Friday, July 15, 2016

2016 Development Camp in the books. Notes plus Murray on Vesey

Published by 7-13-2016

Sabres LW, William Carrier came to Buffalo in the Ryan Miller trade with the St. Louis Blues on February 28, 2014. It was Tim Murray's first trade as the Sabres new GM and his focus seemed to be on "bigger, faster, stronger" players with skill and the pugnacity to go to the dirty areas of the ice to score. Carrier was originally touted as a late first-round pick in the 2013 NHL Draft because of his size, skating and hands as well as an all-in mentality. An injury caused him to miss half the season his draft year and he dropped to the second round where the Blues took him with the 57th selection.

Carrier's first two seasons as a pro began with struggles and an injury. Mid-way through last season, however, he was ready to break out. In a stretch beginning in January, Carrier posted a line of nine goals and 11 assists in 24 games before an injury sidelined him for the final 12 games of the season. Not only did the injury derail a strong finish to his second Amerks season, it also kept him off the First Niagara Center ice as he surely was ticketed to make his NHL debut for the Sabres last season.

With that done, Carrier came into Sabres Development Camp this season and was by and large considered the best player on the ice. Although he didn't register a point during the Blue and Gold Scrimmage on Saturday, he was noticeable for his physicality and his edge while being strong on the puck. He continued with that theme during the annual French Connection 3-on-3 Tournament, which closes out D-Camp, as his team took home the trophy.

As he enters the final year of his entry-level contract, Carrier moved himself up the prospect depth-chart to a spot where he could get the call to Buffalo sometime in the first half of the year. But, like Kris Baker of stated after the scrimmage, "if he can stay healthy."


LW, Brandon Hagel was a 6th round pick of the Sabres in the draft this year. He came into camp as an unknown and left a huge impression. Not bad for a 17 yr. old who was the youngest player on the ice.

As noted after the Blue and Gold Scrimmage, the 6'0" 160 lb. Hagel played big in that came as a tenacious contributor to the best line on the ice. He's a long shot to make it to the NHL, but you know what they say about first impression. WGR 550's Paul Hamilton quoted Murray as saying about 159th pick in the draft, "he was almost transparent, he’s competitive, he’s got better instincts than I was led to believe, so he’s got skill, he’s got good instincts for the game, he’s highly competitive, I liked his game.”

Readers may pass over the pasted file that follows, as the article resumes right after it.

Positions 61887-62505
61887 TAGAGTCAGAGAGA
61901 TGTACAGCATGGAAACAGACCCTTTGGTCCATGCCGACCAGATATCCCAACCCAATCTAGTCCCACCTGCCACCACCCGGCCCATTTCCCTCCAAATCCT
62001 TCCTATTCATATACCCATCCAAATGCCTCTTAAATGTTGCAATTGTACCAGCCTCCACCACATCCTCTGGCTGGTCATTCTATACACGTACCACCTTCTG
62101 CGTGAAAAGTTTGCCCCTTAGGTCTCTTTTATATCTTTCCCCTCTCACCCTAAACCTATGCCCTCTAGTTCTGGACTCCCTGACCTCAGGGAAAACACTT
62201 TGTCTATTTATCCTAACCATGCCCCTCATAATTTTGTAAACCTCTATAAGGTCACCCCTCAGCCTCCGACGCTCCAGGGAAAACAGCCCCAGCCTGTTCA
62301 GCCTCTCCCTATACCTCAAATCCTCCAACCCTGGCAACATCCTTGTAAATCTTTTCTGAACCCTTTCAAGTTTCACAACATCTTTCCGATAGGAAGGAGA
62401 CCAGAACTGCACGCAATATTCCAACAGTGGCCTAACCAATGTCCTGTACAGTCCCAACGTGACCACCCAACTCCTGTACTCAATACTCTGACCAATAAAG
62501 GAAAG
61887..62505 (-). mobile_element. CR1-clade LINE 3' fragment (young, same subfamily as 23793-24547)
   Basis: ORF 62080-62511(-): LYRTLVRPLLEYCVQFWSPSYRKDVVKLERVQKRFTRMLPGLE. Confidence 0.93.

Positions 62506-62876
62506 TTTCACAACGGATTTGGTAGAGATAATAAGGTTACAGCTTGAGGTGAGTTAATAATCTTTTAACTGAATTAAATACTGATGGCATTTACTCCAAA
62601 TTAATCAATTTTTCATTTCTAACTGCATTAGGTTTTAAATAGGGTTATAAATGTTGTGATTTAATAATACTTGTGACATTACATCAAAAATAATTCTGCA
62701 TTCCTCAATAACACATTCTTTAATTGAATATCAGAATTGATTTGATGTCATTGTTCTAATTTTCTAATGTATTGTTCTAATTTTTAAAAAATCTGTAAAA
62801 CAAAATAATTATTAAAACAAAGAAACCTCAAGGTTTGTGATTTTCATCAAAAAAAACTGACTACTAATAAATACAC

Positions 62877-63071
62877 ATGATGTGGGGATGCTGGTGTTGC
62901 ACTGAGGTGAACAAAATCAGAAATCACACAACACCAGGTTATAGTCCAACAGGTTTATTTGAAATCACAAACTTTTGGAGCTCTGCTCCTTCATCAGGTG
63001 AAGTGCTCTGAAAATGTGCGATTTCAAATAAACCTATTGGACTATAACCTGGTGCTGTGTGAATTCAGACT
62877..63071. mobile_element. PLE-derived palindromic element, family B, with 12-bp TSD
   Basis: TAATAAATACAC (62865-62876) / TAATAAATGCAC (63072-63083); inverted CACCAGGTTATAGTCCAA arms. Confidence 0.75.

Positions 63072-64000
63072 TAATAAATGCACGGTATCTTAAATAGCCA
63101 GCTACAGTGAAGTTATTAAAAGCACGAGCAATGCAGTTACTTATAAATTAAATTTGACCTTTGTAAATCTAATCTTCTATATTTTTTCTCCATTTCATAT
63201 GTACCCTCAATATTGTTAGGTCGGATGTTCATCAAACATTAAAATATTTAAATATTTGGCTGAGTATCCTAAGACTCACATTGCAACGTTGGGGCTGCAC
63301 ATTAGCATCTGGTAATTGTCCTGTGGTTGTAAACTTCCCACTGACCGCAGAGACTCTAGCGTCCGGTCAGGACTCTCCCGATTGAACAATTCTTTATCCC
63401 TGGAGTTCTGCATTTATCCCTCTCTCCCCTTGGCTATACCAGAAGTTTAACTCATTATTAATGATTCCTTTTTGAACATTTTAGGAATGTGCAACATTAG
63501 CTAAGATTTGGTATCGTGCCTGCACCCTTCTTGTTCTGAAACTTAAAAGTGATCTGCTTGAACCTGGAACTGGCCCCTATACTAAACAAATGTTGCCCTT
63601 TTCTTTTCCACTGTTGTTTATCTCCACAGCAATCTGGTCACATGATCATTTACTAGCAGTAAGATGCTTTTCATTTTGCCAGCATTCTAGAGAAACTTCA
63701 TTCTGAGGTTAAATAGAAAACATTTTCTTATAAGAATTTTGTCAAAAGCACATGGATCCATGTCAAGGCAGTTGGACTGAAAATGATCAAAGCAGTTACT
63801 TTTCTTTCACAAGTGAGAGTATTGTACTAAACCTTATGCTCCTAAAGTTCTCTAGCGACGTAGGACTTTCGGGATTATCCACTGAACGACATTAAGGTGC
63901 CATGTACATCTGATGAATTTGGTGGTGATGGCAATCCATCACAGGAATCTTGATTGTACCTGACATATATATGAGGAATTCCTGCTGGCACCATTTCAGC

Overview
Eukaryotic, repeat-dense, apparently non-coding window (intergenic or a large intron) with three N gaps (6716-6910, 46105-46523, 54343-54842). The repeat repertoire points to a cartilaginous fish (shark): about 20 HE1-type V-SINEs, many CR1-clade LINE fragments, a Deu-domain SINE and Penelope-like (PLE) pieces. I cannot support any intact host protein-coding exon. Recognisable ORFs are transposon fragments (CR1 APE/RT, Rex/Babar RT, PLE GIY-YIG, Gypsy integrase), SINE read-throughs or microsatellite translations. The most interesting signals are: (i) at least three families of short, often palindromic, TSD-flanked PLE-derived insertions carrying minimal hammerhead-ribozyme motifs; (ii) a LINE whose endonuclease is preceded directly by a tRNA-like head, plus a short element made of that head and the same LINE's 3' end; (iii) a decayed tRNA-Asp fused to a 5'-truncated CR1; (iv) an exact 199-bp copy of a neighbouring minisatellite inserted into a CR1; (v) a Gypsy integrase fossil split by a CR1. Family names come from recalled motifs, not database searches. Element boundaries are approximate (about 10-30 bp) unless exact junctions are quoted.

The development curve for Hagel will be a long one, which is fine for both player and team but being an intense puck-hound with skill and "good instincts for the game" should keep him on the Sabres radar for the next few years.


Buffalo had a number of lower-round picks like Hagel at D-Camp who looked like they could be quality contributors in the future. Having assets like that will allow the team to move towards the Chicago Blackhawks model for sustainable contention. The Hawks have an extremely talented core locked up for big dollars long-term but are able to maintain a championship-caliber team through a farm system that keeps them stocked with quality.

With their core of Jonathan Towes, Patrick Kane, Marian Hossa, Duncan Keith and Keith Seabrook taking up a huge chunk of their cap-space (a total cap-hit of $36.65M or just over 50% of the salary cap this year,) it's inevitable that quality players will be squeezed out in a cap-crunch. Yet they manage to fill those roles with players in the system, Calder Trophy winner Artemi Panarin being the exception.

Obviously the Sabres aren't anywhere near the Hawks, but as they build for the future with 38 players drafted over the course of the last five years who are still with the club, picks outside the first round become extremely important not only to nearer-term success, but sustainable success down the road.

Players to keep an eye on:

D, Jake McCabe (2012, 44th-overall)--solid NHL'er with No. 2/3 upside
G, Linus Ullmark (2012, 163rd)--has the size and showed well as a rookie last year No. 1 potential